Self-Paced Clinical Course
Edited by Kathleen M. Golisz, OTD, OTR, and Mary Vining Radomski, PhD, MA, OTR/L, FAOTA
Series Senior Editor: Gordon Muir Giles, PhD, OTR/L, FAOTA
Earn 2 AOTA CEUs (25 NBCOT PDUs/20 contact hours)
Call 800-729-AOTA (2682) for details on 3-month payment option.
Traumatic brain injury (TBI) can occur at any age. Someone in the United States sustains a TBI approximately every 23 seconds and more than 25% of occupational therapists currently report working with clients with TBI. TBI’s interrelated physical, cognitive, and psychiatric and emotional effects can influence a client’s capacities, activities, relationships, and roles for months and years after the injury.
Section I of Traumatic Brain Injury (TBI): Interventions to Support Occupational Performance provides the core concepts and theoretical foundations that inform occupational therapy across the continuum of care for people with TBI. Section II provides detailed discussions of occupational therapy assessment and intervention at each phase of the recovery, rehabilitation, and community and social reintegration continuum. Features include Points to Ponder, a glossary, and a case study in which a client is followed through the various stages of intervention and placement.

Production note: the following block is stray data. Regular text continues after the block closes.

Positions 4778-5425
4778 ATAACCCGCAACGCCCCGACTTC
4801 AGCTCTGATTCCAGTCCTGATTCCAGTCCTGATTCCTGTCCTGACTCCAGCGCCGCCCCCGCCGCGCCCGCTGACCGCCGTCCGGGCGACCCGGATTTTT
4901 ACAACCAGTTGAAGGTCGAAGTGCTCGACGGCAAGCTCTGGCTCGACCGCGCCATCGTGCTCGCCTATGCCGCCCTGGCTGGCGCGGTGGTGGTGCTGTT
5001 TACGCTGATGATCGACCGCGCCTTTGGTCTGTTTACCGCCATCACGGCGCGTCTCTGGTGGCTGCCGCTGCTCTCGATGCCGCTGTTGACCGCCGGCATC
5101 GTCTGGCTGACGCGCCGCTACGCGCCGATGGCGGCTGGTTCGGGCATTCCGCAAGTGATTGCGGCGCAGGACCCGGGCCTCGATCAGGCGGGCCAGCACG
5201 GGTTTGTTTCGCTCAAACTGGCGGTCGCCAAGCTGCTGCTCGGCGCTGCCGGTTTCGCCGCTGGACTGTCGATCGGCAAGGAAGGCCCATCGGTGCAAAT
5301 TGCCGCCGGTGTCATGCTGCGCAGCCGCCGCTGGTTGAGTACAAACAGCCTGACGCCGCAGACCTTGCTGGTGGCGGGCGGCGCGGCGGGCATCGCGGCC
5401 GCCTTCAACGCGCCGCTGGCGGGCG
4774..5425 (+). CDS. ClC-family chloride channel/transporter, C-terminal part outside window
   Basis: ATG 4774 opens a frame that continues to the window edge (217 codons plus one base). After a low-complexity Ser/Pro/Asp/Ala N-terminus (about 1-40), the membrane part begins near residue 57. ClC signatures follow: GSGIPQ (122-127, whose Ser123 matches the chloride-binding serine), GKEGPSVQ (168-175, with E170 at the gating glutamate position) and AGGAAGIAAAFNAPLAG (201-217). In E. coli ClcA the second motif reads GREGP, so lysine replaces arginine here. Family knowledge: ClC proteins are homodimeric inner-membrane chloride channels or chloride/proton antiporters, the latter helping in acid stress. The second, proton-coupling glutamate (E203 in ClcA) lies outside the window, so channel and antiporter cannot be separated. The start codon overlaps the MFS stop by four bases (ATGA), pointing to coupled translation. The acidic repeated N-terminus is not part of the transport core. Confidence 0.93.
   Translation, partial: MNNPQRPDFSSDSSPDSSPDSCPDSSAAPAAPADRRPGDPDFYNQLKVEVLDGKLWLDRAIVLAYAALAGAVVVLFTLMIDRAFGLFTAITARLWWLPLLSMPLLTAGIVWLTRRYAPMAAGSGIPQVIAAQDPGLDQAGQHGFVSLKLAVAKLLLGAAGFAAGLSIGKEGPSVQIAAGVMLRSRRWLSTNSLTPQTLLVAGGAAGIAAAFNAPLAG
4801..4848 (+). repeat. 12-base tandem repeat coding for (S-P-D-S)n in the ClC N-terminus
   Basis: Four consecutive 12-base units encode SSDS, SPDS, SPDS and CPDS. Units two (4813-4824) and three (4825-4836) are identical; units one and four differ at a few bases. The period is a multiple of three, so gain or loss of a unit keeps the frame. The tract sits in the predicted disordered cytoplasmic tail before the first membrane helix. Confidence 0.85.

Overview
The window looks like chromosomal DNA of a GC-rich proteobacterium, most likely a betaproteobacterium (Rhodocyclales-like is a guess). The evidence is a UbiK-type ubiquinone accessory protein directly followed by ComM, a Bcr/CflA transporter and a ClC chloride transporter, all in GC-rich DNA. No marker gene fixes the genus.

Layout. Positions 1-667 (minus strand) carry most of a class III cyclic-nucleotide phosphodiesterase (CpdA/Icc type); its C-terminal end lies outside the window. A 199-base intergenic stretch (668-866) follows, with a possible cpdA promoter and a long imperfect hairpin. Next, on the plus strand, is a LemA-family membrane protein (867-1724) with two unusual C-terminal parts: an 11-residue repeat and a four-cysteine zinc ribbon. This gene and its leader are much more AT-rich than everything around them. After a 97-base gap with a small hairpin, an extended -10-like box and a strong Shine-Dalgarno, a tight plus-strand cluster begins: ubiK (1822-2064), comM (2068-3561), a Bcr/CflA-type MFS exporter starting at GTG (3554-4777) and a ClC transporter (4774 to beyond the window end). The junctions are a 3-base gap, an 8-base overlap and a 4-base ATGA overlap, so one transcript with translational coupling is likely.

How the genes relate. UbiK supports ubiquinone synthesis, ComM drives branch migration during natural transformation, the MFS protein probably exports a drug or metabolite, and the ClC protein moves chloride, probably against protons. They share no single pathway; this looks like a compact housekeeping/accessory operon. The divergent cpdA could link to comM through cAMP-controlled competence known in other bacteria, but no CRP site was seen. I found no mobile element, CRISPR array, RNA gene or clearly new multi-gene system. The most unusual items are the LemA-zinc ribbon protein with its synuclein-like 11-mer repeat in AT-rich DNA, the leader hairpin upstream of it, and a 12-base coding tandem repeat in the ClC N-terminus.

After reading this publication or completing this Self-Paced Clinical Course (earn 2 AOTA CEUs/25 NBCOT® PDUs/20 contact hours; see inside for more information), readers and learners will be able to:
· Identify prevention strategies to reduce the risk of TBI;
· Explain the pathophysiology of primary and secondary brain injuries;
· Discuss the continuum of care and natural recovery from TBI;
· Describe the clinical presentation of people with TBI across the continuum of care;
· Identify assessments to evaluate physical, cognitive, and psychosocial impairments and their functional implications for clients with TBI;
· Describe evidence-based occupational therapy interventions for people with TBI across the continuum of care;
· Identify special considerations of evaluating and treating military personnel who experience TBI;
· Identify methods for measuring recovery from TBI; and
· Appreciate the challenges experienced by family members of people with TBI and determine how to address their needs as part of a comprehensive occupational therapy intervention plan.